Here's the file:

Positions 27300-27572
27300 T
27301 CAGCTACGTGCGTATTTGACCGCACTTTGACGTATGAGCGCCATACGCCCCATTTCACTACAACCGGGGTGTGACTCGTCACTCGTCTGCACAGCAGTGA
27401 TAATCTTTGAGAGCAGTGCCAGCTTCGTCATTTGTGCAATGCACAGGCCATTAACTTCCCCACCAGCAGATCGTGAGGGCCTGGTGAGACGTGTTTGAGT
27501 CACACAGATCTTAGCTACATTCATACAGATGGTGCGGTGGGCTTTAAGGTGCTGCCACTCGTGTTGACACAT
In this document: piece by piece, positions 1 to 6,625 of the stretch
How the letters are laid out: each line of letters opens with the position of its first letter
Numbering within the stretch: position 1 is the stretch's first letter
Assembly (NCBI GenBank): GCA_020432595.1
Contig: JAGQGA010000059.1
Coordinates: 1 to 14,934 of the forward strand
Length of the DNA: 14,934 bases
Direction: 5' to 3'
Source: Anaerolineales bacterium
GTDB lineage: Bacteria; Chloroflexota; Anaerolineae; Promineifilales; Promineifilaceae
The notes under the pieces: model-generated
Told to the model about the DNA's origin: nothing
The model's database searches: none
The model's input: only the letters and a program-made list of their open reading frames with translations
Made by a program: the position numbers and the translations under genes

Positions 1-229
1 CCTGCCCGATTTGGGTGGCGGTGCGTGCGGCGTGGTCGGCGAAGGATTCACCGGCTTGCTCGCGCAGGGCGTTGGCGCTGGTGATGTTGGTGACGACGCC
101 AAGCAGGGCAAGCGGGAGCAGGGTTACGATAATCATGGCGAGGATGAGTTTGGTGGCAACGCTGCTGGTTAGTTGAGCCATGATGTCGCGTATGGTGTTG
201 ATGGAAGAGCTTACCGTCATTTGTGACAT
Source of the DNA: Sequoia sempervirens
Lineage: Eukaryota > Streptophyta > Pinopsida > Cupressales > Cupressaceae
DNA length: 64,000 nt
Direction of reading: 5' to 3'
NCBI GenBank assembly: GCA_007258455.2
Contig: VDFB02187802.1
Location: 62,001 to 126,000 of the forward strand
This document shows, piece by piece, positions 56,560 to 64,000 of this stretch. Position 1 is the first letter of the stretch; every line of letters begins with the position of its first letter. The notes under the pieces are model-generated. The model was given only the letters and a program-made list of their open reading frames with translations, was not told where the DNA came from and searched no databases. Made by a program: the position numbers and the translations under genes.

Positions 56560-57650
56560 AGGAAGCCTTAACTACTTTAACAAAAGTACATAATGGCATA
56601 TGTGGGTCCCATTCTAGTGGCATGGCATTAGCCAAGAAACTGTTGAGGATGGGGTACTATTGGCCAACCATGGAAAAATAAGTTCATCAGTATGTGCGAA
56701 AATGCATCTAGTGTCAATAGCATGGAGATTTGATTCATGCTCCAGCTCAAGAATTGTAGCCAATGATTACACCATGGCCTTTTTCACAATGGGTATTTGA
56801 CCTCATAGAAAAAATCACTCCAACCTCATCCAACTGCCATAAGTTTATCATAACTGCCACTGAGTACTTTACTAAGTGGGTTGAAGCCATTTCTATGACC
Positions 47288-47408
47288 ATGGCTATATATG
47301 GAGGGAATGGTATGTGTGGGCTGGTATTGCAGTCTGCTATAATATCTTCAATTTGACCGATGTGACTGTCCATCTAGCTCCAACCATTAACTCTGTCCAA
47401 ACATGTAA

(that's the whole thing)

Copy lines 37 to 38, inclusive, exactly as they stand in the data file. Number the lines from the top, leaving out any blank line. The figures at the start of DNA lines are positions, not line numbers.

56801 CCTCATAGAAAAAATCACTCCAACCTCATCCAACTGCCATAAGTTTATCATAACTGCCACTGAGTACTTTACTAAGTGGGTTGAAGCCATTTCTATGACC
Positions 47288-47408